Expert: Iran can remove tests’ clue at Parchin
Azerbaijan, Baku, March. 09 / Trend D.Khatinoglu/
The alleged nuclear tests carried out at the Iranian Parchin Military Complex are just a suspicion, but if Iran had done any test there, it could remove the clue of such a test quite easily, Iranian origin expert Reza Taghizadeh told Trend.
The six world powers that have agreed to resume negotiations with Iran over its disputed nuclear programme issued a blunt request on Thursday that the Iranians must allow international inspectors unfettered access, most notably to Parchin, a large restricted military complex that the inspectors suspect may house a testing chamber for explosives used in atomic weapon triggers, the New York Times reported.
IAEA inspectors, including two military experts had earlier travelled twice to Tehran to inspect Iran's nuclear programme. Iranian officials said that inspecting nuclear facilities are not in the Agency inspectors' remit, but after finishing the second round of talks, IAEA chief Yukia Amano announced that Iran had not allowed inspectors to visit the Parchin military complex.
"It is disappointing that Iran did not accept our request to visit Parchin during either the first or second meetings," IAEA Director General Yukiya Amano said on Feb.21.
Tension rose around Parchin when in November 2011, IAEA Chief Yukia Amano said during a report that he suspected that Parchin was the site where explosives relating to nuclear weapons had been recently tested.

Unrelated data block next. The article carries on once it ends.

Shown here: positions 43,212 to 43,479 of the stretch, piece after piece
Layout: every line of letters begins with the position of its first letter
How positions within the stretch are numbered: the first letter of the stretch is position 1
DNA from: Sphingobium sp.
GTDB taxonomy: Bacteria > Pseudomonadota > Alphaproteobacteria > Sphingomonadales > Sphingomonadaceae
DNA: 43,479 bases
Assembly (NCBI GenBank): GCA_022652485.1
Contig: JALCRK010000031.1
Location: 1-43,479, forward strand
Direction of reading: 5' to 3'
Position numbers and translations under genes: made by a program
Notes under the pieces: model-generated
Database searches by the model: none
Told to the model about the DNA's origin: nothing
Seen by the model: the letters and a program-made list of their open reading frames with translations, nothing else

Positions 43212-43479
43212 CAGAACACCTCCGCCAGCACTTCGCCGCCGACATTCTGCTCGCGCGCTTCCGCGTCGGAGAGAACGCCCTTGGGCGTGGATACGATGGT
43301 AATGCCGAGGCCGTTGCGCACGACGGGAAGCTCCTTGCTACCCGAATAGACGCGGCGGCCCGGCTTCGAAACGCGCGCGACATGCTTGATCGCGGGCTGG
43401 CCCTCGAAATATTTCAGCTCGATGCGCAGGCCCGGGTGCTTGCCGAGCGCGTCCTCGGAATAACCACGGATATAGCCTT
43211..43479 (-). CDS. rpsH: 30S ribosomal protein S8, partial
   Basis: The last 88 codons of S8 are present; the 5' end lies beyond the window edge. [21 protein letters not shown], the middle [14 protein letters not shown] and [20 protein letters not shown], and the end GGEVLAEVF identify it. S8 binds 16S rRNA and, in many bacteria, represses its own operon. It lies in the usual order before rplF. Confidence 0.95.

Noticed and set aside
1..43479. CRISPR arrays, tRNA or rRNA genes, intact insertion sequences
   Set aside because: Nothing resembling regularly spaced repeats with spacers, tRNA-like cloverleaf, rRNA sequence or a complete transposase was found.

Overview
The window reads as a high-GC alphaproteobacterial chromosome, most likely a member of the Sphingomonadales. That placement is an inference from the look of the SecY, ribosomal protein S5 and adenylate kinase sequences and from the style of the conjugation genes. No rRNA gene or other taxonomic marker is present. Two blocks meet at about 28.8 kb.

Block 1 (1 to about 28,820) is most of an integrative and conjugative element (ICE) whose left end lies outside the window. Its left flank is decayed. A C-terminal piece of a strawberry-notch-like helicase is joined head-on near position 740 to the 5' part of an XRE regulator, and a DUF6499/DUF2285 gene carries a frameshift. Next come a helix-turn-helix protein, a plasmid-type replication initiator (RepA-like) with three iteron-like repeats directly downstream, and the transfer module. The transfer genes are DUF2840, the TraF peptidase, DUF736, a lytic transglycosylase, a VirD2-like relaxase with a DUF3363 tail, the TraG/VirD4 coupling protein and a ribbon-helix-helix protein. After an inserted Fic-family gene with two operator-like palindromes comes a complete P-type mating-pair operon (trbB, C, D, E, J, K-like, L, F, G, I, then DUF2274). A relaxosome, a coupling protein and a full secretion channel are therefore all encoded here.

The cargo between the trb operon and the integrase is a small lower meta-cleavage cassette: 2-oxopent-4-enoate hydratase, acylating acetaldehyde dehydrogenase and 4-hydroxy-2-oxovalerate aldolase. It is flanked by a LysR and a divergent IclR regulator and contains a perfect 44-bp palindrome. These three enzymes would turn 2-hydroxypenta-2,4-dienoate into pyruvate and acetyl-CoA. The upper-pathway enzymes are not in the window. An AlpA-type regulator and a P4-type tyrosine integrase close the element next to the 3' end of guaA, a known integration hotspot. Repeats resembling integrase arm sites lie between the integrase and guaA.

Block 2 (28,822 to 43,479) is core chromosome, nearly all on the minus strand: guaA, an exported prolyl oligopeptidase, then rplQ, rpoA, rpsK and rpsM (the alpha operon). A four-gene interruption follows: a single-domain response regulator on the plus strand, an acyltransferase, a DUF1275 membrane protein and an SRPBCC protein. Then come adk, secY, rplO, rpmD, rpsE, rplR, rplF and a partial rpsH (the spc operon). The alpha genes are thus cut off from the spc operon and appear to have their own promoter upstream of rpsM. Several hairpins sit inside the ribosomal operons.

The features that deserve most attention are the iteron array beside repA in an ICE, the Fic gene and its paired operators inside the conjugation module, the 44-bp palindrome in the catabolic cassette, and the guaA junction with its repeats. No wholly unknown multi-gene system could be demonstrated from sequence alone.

Satellite images of an Iranian military facility appear to show trucks and earth-moving vehicles at the site, indicating attempted clean-up of radioactive traces possibly left by tests of a nuclear weapon trigger, diplomats told Associated Press on Wednesday.
Iran's representative to IAEA, Ali Asghar Soltanieh rejected this report, saying Iran's nuclear activities are aimed at peaceful activities.
A member of Trend Expert Council Taghizadeh said that Iran can remove all clues at Parchin, including replacing the containment where the suspected test took place inside at night and then it will allow IAEA to visit there.
However Soltanieh told Trend on Feb.29 that Iran does not have any obligation to answer the IAEA's questions out of his commitments mentioned on Non-Proliferation Treaty. However, Iran and the Agency can schedule and agree on a framework to solve some doubts around Iran's nuclear activities.
Western countries alongside the International Atomic Energy Agency (IAEA), doubt Iran's nuclear goals, accusing it of a probable military dimension of its disputed nuclear programme.
So far, the UN Security Council has imposed four rounds of resolutions on Iran asking it to halt its uranium enrichment programme and accept the additional protocol of the Non-Proliferation Treaty (NPT). Iran's main military manufacturing site at Parchin, near Tehran, has been suspected of carrying out nuclear tests since 2004.
IAEA former chief Mohammad Elbaradei asked Iran to show its Parchin activities in 2004 when rumours arose around the subject that Iran has been conducting secret experiments involving 'high explosive shaped charges with an inert core of depleted uranium (that is uranium from which most of the fissile isotope uranium-235 has been removed) to test the characteristics of an implosion type nuclear weapon.
Tension rose around Parchin again when in November 2011, IAEA Chief Yukia Amano said during a report that he suspected that Parchin was the site where explosives relating to nuclear weapons had been tested in recent years.
Taghizadeh says the IAEA's allegation has not been proved yet, but in case of it being true, Iran will allow the IAEA to inspect there after being sure that all clues have been removed.